Ah, I see what you mean, K.Interesting that you seem to be in favour of these drills. I actually threw them all out of my training when I switched styles. I can understand their benefit if you are point sparring but for me, that's where it all ends. In our training I reckon a lot of the drills were straight out unrealistic in a combat sense. Could I ask, what benefit do you get performing them?
This is true. There are a lot of flowery and showy techniques to be found in these drills. The forms to be found in the Mantis Boxing style usually have a lot of seemingly impractical or pretentious movements. I myself don't know why there there (or maybe I just haven't figured it out yet), but more often than not as a whole they present a comprehensive "flavor" of the martial art, to use Dr. Yang Jwing Ming's jargon.
Philip Starr, author of two books on the TMA's (Martial Mechanics and Martial Maneuvers) pointed out that such forms are merely textbooks (from which I use the same analogy for convenience). In Xingyi Quan, the idea is that the five basic strikes branch out into an endless number of variations and applications, tweaked and varied according to circumstance. This is why although as a MA XYQ is relatively compact, to be able to use it proficiently in combat may take a little longer, as with any martial art I'm sure. Interestingly enough, in the same book he bashes Xingyi Quan practitioners who keep insisting on using only the five foundational strikes for all times and places, and moving forward or backward only, a literal interpretation of Xingyi Quan's "Line of Attack" and linear fighting style. He also bashes students who mistake "Sticky Hands" training for actual combat practice.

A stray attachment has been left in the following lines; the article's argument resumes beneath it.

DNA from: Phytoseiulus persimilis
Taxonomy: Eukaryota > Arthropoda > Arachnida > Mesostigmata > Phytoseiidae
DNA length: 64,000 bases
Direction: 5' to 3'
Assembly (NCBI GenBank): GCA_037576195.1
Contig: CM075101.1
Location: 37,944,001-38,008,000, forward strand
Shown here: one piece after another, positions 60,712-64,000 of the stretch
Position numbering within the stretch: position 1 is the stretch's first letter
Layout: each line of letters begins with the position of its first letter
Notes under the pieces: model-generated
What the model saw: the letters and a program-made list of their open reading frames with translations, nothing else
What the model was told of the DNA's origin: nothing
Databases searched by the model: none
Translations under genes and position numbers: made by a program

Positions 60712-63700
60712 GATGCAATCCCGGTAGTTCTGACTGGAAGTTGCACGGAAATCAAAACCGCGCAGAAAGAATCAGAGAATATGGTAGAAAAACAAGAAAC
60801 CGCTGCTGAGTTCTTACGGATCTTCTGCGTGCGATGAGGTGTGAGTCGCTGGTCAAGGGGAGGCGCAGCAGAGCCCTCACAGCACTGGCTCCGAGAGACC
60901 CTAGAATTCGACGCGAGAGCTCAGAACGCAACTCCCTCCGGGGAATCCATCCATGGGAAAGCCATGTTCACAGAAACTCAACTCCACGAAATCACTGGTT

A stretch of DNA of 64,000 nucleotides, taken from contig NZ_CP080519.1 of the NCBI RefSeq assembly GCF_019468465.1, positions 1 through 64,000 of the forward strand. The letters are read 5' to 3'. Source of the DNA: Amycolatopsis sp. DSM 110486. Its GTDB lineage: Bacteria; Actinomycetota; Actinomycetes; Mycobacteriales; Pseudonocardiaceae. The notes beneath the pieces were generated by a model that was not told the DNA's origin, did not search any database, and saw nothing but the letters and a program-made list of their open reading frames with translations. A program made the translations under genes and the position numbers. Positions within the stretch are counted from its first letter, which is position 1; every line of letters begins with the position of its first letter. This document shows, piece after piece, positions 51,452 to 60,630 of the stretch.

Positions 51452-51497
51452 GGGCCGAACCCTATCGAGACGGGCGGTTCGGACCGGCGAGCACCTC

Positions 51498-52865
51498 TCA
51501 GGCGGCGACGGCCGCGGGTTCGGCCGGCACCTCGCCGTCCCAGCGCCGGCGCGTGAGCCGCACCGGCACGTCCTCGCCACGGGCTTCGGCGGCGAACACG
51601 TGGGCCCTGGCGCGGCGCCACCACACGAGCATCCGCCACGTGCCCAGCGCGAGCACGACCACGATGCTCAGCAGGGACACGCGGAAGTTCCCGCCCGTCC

I suppose my point is that although any idiot can learn kata's/forms/pum-se's, it takes true applied wisdom and experiental knowledge in that art to be able to discern what may work for you, single it out and tweak it to your liking - adjusting it to fit your needs, but based on the general principles of the art. But while that may be the case (at least IMHO), that does not downplay their importance in the development of the martial artist. Before one can begin to apply what is learned in the dojo/training center/gym, one has to be introduced to the basic movements and mechanics of the art.
I like to think that everything learned between getting your first white belt and finally getting your black belt is like learning the alphabet as a child. They're the building blocks - simple but essential. On their own and in isolation they may not mean anything, but it's in how you string them together to elaborate concepts and ideas that make you fluent.
Needless to say but I'll say it anyway, I'm not taking a dump on people who think that forms are useless. Everyone has their own preferred method of instruction/learning, but I find that the statement "drilling -insert form or kata here- is useless and a waste of time. Spar instead!", is also unfair. While it is true that practicing forms all day will not make you a better fighter in itself, at least running through them once a day as a supplement to your static drills, sparring and S&C routines will ensure you have a solid root for your practice. It's meditative in nature - a state where thought is no longer required; your movements have been drilled so often that they are almost second nature.
Xingyi Quan's Pi Quan (or "Splitting Fist") on its own may not be much, but do it enough and try to set some time aside to understand it and you may find, for example, that besides the face, you can target the shoulder to transition into a Qin Na lock, use it as a deflecting counter-strike against an incoming one from your opponent, or to grab an outstretched limb and pull your opponent into you, setting him/her up for the Zuan Quan, the Xingyi Quan "Drilling Fist", which you may aim at the face or chin as is classically taught, but may also be used to target the throat, the solar plexus, or the collar bone.
To first be even able to comprehend the two moves I mentioned above, I will have to understand their basic movements and mechanics, which is what the forms will teach me.